The series is still airing today and features 4500 episodes for fans to enjoy. Sesame Street is one of American television’s longest-running series. The show first aired in 1969 and continues to provide outstanding educational content for children.

Each week, Sesame Street provides children with emotional education with the use of puppets and animation. Characters such as Big Bird have become beloved parts of American pop culture, and the series continues to influence children around the globe.

14. The Outer Limits

Photo Credit: Villa Di Stefano.

This series pushed the concepts of sci-fi to the limit. The Outer Limits is an anthology series similar to The Twilight Zone. However, The Outer Limits highlighted the dangers of scientific advancement in a more serious tone than its competitor.

The Outer Limits ushered in the age of dark intellectual science fiction, also known as hard science fiction. This new wave of science fiction enormously impacted the genre and can still be seen in shows like Devs and Westworld.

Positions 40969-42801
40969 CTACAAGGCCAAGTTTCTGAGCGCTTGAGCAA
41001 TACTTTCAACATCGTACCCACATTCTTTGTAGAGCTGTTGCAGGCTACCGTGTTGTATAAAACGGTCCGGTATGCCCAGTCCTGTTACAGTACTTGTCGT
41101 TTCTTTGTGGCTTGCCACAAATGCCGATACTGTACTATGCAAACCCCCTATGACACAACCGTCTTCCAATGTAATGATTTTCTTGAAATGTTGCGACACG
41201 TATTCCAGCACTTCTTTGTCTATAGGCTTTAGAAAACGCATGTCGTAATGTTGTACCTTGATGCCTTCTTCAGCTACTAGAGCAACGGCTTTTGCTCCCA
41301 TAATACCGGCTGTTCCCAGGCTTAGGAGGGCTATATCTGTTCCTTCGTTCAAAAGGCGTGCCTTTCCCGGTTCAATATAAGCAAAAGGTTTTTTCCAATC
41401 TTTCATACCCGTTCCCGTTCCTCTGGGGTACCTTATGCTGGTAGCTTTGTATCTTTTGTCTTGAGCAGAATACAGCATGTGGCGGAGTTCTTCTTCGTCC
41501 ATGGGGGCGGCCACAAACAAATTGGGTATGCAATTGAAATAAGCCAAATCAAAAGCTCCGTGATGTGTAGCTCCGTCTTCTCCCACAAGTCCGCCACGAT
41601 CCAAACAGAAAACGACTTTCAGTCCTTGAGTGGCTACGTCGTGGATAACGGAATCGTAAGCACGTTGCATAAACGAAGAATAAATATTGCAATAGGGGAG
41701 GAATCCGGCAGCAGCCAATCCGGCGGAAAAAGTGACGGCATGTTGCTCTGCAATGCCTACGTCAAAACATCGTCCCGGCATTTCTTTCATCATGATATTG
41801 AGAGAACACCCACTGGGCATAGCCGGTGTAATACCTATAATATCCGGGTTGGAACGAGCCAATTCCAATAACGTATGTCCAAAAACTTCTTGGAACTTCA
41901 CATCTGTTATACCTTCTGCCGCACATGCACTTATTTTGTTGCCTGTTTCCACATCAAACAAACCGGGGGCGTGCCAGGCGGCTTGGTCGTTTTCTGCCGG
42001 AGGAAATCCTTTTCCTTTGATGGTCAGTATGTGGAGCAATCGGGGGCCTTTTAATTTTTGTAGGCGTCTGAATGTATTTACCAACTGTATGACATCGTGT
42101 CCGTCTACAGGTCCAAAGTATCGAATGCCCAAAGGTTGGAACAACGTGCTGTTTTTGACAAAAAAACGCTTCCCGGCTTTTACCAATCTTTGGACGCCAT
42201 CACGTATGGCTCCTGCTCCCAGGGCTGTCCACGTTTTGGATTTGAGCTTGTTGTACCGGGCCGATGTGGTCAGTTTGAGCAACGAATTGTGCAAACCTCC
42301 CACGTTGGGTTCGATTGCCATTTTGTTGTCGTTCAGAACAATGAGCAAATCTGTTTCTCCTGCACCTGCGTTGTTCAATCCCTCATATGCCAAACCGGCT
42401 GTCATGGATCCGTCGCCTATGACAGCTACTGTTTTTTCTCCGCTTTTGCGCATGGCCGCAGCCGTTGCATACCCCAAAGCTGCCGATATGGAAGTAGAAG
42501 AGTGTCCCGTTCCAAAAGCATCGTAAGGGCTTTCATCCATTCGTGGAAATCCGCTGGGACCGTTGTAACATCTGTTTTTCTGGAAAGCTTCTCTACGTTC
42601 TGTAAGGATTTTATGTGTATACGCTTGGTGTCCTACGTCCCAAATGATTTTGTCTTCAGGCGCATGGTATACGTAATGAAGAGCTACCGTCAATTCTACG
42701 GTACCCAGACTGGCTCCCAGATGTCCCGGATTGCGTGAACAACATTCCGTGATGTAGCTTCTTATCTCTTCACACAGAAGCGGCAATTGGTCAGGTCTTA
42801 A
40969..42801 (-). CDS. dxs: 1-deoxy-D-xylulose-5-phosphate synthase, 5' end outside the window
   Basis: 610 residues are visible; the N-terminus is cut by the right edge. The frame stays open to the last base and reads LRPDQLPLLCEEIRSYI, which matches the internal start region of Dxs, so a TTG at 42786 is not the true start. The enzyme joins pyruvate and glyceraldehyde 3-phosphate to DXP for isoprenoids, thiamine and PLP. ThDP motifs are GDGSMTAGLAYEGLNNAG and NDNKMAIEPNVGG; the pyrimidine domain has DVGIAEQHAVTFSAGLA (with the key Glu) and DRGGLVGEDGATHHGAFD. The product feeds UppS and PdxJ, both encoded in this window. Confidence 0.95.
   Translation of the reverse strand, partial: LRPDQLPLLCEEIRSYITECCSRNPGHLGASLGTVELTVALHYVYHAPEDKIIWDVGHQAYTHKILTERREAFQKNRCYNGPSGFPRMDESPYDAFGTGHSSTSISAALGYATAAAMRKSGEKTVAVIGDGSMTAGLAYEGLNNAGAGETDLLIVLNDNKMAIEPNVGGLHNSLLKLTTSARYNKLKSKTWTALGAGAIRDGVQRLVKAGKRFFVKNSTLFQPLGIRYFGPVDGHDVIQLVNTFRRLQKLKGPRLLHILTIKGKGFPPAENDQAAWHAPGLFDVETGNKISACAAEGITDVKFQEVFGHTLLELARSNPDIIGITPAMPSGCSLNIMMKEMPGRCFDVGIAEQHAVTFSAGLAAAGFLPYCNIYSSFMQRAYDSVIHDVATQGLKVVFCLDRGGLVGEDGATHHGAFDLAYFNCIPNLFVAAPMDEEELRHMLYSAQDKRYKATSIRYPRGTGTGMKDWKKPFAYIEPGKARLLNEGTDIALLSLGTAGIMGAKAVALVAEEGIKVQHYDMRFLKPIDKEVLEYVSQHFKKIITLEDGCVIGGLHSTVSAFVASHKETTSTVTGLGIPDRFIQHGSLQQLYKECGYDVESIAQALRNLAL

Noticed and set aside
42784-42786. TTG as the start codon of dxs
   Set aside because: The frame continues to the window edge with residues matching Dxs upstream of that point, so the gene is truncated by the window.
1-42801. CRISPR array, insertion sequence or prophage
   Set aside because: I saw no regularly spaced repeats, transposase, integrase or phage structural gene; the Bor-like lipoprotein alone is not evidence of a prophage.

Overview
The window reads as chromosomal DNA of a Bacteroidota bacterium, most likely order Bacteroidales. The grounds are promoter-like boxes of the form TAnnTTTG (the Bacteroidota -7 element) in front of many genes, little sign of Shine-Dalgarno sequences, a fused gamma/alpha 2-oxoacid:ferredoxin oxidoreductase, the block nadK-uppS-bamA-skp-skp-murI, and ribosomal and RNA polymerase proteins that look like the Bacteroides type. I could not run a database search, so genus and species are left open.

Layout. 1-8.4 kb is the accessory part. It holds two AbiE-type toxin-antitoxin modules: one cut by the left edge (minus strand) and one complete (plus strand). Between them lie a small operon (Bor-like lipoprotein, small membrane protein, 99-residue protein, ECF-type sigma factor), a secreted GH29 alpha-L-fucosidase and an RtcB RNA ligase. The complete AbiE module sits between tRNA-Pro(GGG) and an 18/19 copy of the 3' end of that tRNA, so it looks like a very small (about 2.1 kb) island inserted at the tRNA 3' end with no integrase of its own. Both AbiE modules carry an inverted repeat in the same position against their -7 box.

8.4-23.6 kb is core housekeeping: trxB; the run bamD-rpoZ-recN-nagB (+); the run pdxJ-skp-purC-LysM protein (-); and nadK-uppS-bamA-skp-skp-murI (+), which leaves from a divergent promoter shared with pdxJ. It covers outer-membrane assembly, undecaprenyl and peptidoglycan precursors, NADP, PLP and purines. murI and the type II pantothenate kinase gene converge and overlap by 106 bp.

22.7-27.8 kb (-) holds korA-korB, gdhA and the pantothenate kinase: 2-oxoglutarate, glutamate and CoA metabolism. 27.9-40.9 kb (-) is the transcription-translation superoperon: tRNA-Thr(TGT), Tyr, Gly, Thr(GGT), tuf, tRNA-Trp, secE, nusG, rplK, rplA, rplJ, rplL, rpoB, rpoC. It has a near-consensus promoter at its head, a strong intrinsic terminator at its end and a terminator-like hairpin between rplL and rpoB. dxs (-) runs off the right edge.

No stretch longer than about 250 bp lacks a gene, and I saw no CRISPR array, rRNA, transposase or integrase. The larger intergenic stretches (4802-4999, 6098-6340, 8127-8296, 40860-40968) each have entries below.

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15. Doctor Who

Photo Credit: BBC.

This science fiction series still entertains audiences today. Doctor Who follows a time-traveling alien known only as The Doctor. The series premiered in 1963 and has a whopping 39 seasons under its belt, making it the longest-running science fiction series ever produced.

Doctor Who is a pop culture phenomenon and a cornerstone of British television. The series format and constantly changing cast keeps the show feeling fresh and new. Doctor Who remains relevant today by focusing on themes such as intolerance, war, and inequality.

16. The Three Stooges Show

Photo Credit: WTTV.

This slapstick series first aired in the 1930s. Although The Three Stooges Show technically ended in 1957, this iconic series still influenced the 1960s via constant reruns. The Three Stooges Show followed the hijinks of Moe, Larry, and Curly.